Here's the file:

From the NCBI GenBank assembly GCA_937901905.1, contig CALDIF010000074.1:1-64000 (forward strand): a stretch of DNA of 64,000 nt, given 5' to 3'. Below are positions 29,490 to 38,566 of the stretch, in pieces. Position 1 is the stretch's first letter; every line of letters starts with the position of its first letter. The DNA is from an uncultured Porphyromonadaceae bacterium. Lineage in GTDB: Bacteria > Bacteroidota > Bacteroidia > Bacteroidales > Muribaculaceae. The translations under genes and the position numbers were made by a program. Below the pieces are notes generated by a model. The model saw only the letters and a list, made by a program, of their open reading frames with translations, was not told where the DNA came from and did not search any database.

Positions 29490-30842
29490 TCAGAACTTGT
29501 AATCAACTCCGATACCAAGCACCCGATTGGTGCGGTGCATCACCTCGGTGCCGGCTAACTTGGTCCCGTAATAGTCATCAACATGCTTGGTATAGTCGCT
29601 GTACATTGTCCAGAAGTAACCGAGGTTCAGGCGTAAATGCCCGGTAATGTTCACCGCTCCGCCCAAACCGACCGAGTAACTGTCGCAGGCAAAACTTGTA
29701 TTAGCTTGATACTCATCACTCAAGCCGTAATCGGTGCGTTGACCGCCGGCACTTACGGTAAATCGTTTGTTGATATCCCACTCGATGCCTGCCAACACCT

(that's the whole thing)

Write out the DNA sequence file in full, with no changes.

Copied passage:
From the NCBI GenBank assembly GCA_937901905.1, contig CALDIF010000074.1:1-64000 (forward strand): a stretch of DNA of 64,000 nt, given 5' to 3'. Below are positions 29,490 to 38,566 of the stretch, in pieces. Position 1 is the stretch's first letter; every line of letters starts with the position of its first letter. The DNA is from an uncultured Porphyromonadaceae bacterium. Lineage in GTDB: Bacteria > Bacteroidota > Bacteroidia > Bacteroidales > Muribaculaceae. The translations under genes and the position numbers were made by a program. Below the pieces are notes generated by a model. The model saw only the letters and a list, made by a program, of their open reading frames with translations, was not told where the DNA came from and did not search any database.

Positions 29490-30842
29490 TCAGAACTTGT
29501 AATCAACTCCGATACCAAGCACCCGATTGGTGCGGTGCATCACCTCGGTGCCGGCTAACTTGGTCCCGTAATAGTCATCAACATGCTTGGTATAGTCGCT
29601 GTACATTGTCCAGAAGTAACCGAGGTTCAGGCGTAAATGCCCGGTAATGTTCACCGCTCCGCCCAAACCGACCGAGTAACTGTCGCAGGCAAAACTTGTA
29701 TTAGCTTGATACTCATCACTCAAGCCGTAATCGGTGCGTTGACCGCCGGCACTTACGGTAAATCGTTTGTTGATATCCCACTCGATGCCTGCCAACACCT